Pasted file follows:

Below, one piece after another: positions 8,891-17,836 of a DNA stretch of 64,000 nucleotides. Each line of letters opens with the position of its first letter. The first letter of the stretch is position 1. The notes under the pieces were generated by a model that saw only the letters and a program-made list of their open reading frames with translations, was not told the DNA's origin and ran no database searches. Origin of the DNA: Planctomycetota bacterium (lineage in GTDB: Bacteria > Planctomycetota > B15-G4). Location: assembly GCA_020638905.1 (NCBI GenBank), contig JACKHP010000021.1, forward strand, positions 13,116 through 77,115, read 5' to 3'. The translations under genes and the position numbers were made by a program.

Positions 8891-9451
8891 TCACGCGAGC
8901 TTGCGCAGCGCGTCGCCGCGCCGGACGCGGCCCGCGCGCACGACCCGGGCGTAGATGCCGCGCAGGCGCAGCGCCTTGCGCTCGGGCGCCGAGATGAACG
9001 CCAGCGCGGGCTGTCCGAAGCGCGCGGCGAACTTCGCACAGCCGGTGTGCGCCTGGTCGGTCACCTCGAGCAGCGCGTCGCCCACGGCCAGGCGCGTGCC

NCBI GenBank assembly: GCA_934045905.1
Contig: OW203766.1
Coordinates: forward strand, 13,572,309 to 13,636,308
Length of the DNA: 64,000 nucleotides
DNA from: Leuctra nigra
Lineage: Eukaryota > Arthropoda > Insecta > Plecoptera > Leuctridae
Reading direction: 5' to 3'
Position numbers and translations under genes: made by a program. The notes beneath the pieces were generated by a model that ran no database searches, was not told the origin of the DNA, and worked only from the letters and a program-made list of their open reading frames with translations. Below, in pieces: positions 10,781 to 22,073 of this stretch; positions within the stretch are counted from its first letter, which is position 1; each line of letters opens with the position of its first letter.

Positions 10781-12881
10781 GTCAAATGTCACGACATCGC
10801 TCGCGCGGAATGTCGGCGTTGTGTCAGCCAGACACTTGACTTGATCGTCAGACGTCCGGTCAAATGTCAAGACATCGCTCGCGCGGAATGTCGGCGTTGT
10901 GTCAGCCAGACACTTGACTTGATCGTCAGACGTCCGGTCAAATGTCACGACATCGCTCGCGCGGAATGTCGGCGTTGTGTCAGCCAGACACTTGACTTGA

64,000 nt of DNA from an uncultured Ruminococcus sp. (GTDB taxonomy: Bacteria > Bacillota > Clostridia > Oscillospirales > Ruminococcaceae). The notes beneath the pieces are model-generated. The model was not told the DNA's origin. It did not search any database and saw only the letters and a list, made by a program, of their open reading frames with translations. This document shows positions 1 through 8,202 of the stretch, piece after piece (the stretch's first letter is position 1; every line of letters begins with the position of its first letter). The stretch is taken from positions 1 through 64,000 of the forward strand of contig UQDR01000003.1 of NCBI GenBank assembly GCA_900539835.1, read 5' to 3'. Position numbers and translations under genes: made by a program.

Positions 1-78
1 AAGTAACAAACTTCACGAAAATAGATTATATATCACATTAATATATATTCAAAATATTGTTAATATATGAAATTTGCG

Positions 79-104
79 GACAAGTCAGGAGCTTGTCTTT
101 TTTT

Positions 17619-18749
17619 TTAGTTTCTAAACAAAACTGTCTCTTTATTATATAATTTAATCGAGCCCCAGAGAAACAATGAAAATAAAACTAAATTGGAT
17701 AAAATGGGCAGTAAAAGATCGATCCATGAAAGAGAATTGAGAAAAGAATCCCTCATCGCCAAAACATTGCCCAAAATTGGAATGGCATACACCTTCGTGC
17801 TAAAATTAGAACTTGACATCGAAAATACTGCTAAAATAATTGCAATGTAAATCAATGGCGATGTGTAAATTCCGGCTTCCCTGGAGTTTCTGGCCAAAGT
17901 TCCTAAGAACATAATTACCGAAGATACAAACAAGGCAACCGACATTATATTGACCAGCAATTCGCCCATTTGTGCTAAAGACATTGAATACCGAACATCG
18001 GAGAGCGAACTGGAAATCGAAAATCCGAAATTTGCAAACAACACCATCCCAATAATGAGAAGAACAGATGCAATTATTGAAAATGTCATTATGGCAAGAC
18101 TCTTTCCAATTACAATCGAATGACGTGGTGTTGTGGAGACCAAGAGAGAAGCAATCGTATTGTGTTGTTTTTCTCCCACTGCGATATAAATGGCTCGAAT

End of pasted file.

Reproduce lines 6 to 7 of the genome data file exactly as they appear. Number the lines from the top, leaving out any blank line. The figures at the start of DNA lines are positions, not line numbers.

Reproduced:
NCBI GenBank assembly: GCA_934045905.1
Contig: OW203766.1